Some of New Zealand's leading minds in physics have remembered Stephen Hawking as a brilliant man with a great sense of humour.
It comes as Hawking, one of the world's greatest scientists and finest minds, passed today at the age of 76.
The physicist and author of A Brief History of Time died peacefully at his home in Cambridge early this afternoon (NZT).
In a statement Professor Hawking's children, Lucy, Robert and Tim said: "We are deeply saddened that our beloved father passed away today."
University of Auckland head of physics Richard Easther said although Hawking had died his theories would be studied for years
Easther said he had met Hawking for lunch a couple of times and had met him at Cambridge University in the United Kingdom.
"In that sense he is a normal person, except he is not, he's Hawking."
Conversing with Hawking was an interesting experience, often Easther and other physicists would be talking shop and Hawking would chime in on something that had been said a minute or so ago, "ping-ponging" the conversation back.
"I knew him as a colleague. He was brilliant and was one of the top scientists in the 20th Century."
His primary contributions were understanding the connections between thermodynamics, black holes and quantum mechanics, Easther said.
University of Canterbury Canterbury Distinguished Professor Roy Kerr said Hawking was "an incredible strength of spirit and character".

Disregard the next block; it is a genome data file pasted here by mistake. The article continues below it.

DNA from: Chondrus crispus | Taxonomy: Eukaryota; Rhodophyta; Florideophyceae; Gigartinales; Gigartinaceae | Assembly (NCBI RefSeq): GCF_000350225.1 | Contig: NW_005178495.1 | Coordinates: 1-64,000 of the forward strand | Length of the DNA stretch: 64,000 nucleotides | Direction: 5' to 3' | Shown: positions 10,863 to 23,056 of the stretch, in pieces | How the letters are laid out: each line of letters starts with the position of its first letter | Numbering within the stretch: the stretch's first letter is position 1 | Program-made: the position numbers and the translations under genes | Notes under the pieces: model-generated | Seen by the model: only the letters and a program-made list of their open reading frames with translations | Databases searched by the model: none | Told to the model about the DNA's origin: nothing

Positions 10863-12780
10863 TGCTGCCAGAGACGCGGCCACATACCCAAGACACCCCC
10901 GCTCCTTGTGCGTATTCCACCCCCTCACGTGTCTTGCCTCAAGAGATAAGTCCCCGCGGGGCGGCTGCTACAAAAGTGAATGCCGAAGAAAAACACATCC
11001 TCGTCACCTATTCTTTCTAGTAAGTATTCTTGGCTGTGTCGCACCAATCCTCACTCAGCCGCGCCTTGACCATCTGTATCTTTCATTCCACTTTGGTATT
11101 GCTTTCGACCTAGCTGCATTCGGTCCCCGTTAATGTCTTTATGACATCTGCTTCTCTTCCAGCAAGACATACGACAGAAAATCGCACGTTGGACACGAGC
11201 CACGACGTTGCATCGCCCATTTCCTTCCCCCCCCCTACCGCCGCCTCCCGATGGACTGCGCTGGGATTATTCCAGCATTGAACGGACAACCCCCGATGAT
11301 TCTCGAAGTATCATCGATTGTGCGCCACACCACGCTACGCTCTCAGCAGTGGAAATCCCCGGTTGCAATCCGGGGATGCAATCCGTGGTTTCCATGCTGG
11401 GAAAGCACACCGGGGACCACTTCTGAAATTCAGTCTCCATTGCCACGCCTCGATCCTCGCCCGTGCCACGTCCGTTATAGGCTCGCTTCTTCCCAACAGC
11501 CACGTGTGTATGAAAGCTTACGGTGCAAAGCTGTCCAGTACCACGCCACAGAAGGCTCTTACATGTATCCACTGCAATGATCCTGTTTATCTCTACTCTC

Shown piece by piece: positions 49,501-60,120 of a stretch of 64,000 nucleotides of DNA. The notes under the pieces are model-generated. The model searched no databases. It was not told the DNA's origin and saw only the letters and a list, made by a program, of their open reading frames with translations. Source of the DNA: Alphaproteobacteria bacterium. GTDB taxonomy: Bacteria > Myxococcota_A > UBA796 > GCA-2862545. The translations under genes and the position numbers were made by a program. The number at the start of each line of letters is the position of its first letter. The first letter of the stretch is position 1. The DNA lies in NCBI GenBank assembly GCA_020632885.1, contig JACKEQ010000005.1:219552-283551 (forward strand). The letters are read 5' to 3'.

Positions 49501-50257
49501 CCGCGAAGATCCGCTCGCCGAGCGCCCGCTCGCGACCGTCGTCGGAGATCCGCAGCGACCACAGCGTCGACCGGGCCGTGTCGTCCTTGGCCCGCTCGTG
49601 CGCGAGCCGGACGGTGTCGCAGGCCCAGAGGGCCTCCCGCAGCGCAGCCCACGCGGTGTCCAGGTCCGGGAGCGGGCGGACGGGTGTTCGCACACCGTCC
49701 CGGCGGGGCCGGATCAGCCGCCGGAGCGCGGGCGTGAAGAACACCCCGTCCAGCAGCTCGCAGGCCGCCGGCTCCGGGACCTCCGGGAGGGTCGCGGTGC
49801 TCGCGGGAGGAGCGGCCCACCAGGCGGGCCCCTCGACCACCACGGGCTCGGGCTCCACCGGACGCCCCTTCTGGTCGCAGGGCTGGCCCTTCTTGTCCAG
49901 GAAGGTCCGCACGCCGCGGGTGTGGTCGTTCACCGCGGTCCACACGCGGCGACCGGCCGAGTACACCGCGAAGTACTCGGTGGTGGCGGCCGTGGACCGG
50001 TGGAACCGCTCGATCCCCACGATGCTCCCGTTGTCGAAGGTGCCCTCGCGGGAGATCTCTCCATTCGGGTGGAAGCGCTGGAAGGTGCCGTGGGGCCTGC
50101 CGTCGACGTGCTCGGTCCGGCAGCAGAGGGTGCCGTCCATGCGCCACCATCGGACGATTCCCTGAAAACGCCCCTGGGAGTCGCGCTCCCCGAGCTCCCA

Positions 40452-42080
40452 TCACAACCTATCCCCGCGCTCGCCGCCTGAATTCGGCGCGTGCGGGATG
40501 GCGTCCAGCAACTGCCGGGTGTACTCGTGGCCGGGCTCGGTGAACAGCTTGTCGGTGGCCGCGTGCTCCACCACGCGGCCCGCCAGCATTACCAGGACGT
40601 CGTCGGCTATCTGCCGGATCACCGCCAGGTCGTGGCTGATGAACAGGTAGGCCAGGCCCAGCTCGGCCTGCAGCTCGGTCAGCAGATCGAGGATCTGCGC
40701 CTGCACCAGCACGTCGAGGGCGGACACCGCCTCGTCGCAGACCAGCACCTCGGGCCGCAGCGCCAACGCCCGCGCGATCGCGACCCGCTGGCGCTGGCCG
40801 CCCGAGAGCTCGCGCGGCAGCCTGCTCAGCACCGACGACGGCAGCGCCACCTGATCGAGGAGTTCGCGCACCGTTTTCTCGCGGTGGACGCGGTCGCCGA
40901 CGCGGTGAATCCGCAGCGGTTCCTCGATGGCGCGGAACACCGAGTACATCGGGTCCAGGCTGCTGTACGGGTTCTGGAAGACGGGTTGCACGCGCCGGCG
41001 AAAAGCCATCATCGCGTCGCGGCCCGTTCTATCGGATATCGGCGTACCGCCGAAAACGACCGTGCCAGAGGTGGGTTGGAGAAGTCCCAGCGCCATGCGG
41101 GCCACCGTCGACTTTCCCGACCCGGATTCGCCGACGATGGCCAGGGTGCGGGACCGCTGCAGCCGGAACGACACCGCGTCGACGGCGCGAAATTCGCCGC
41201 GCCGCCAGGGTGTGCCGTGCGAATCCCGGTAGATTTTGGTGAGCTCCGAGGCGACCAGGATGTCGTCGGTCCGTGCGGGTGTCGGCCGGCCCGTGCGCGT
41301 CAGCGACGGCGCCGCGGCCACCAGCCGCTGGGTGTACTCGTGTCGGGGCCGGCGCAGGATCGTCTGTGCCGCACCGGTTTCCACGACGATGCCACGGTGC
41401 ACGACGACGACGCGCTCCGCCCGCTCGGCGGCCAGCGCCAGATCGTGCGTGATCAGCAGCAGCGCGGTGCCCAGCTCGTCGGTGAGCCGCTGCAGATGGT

Kerr first met the degenerative motor neuron disease sufferer when Hawking was 25.
"At that time he walked with difficulty and his diagnosis was poor and he was given only a few more years to live.
"Fifty years later he was still working with help and retained his quirky sense of humour."
Kerr and his wife had dinner with him at his home in May last year and came away marvelling at his sheer positivity.
"He was never a victim.
"His most notable contribution to science was the conjecture that black holes evaporate," Kerr said.
University of Otago department of physics professor David Hutchinson said he attended a workshop headed by Hawking in Santa Barbara in California back in 1999.
Although he was attending a workshop for ultra-cold atomic physics, he went to see Hawking speak about cosmology anyway
Hawking had an "Interesting sense of humour", Hutchinson said.
"It takes a long time for him to respond, it was a single word answer like 'no' then there was a pause then he would say 'just kidding'. He was a humorous person."
He also had a connection to Hawking through his first honours student Dr James Fergusson who now works at University of Cambridge at the department of applied mathematics and theoretical physics where Hawking was a professor.
"He wasn't directly a student of Hawking but worked in the same group."
Hawking's legacy for motor neurone disease sufferers was noted by the Motor Neurone Disease Association of New Zealand.
"Stephen Hawking left a great legacy to people with motor neurone disease (MND), by showing the whole world that those with great disability may also be in possession of bright, active and nimble minds.
"Most people die within three years of their diagnosis. There are no clear reasons why Hawking lived so long with MND, though many neurologists tried to gain understanding," a spokeswoman said.
In May last year, Hawking warned that humans should leave earth within 100 years if we wanted to survive.
The renowned theoretical physicist believed that life on Earth was at an ever-increasing risk of being wiped out by a disaster, such as asteroid strikes, epidemics, over-population and climate change.
As our world became less suitable for life over the next century, Professor Hawking would warn in a new documentary that future generations must forge a new existence in space.